Inglewood Good for Working Women, Study Says

Thursday, July 17, 2014 Written by 
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By Veronica Mackey


Still riding high as last week’s feature and commentary subject in the Los Angeles Business Journal (July 7, 2014), Inglewood got another shot in the arm from NerdWallet.  The financial literacy website named Inglewood as among the “Best Medium-Sized Cities for Women in the Workforce.”

Ranking 8th out of  20, in its category among U.S. cities, Inglewood  was rated on: 


Women’s earnings, the median salary for full-time, year-round female workers in each city, and median gross rent as a proxy to gauge cost of living;

Income equality, women’s pay as a percentage of men’s pay to measure the level of income equality in each city; and

Population growth, to assess long-term growth potential.


Other California cities in the category include San Bernardino, Vallejo, and Richmond.   


Women in Inglewood who work full time earn, on average, $35,819 annually which equates to 113.96% as a percentage of men’s earnings, according to NerdWallet.  The site has been featured in The New York Times, Wall Street Journal, and Reuters.

Analysts broke down the list of 522 cities into large, medium-sized and small cities to find various types of places for women in the workforce. For more information on affordability in each of these cities, check out NerdWallet’s Cost of Living Calculator (


In addition to being heralded as business-friendly, Inglewood is now endorsed as a gender-friendly city.  But none of this matters to Diane Sombrano who insists the City of Inglewood is biased against women.


“There are more skirts and suits in this building than on the streets,” she said referring to the lack of women in maintenance jobs. She talked about the abundance of secretaries in City Hall, and that all of them were women.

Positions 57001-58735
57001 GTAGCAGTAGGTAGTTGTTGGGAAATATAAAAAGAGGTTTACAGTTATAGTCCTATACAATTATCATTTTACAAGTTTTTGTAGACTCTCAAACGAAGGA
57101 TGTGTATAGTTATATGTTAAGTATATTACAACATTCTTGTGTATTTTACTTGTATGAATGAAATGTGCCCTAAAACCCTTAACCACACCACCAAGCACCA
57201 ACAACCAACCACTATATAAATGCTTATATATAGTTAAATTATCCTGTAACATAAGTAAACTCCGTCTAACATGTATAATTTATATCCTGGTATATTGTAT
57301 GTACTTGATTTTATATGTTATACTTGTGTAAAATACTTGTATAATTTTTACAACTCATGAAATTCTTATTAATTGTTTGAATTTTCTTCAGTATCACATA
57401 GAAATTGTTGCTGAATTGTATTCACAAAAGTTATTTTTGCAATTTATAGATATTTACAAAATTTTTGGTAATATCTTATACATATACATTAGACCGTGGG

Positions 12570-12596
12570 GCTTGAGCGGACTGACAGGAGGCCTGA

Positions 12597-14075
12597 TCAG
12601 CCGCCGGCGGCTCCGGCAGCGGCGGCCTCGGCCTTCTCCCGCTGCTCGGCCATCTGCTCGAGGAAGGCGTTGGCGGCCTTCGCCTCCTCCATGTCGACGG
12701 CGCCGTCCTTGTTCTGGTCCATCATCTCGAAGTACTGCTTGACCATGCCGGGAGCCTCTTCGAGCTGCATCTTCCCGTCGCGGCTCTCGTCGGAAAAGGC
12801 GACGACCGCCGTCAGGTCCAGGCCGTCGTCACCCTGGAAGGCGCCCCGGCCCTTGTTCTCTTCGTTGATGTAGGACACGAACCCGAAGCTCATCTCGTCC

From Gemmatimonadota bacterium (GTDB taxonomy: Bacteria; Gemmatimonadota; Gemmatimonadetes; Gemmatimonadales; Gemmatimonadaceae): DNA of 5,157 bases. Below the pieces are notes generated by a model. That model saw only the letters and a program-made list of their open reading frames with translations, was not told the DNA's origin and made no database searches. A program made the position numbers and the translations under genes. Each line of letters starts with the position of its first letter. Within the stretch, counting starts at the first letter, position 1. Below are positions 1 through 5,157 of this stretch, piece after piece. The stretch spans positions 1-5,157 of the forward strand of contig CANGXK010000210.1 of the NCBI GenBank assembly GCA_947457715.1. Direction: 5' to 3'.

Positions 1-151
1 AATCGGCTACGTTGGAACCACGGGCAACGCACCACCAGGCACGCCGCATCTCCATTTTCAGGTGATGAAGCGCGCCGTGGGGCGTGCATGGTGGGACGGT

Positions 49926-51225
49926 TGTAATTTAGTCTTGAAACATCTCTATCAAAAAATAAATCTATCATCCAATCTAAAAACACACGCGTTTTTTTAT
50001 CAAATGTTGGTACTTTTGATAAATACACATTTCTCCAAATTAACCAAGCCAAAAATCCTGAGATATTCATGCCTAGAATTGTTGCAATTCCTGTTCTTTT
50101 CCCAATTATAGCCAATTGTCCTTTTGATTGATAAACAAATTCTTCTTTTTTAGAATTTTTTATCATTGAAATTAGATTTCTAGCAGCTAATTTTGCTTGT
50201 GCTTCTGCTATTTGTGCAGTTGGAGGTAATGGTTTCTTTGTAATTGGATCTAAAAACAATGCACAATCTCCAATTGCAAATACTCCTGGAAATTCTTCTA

“That’s sexist,” Mayor James Butts replied. “The inference to their dress should not happen.” 

“I intend for it to be sexist,” Sombrano said. “The way we treat women who come to this podium (at council meetings) is an example because you put down women on a regular basis.”


Perceived put-downs aside, Nerd Wallet analysts spent numerous painstaking hours, studying and crunching the numbers prior to releasing the report.  Analysts compared median financial data from the Census Bureau American Community Survey from 2009 through 2012.  The evolution of opportunities for working women, confirm the data.


The number of women working in the U.S. has been steadily increasing over the past five decades, with the percentage since 1967 increasing from 29% to nearly 50%. In 1960, only 1 in 10 mothers in the U.S. was the sole or primary family breadwinner; in 2011, that number had reached 4 in 10.


As for the accusation of gender bias, Butts dismissed the idea, noting that the City’s hiring of female police officers—the most dangerous job category—is proof that Inglewood does not discriminate.  “People take the jobs they want,” he said.

To take a closer look at cites that have the best characteristics to support working women, visit


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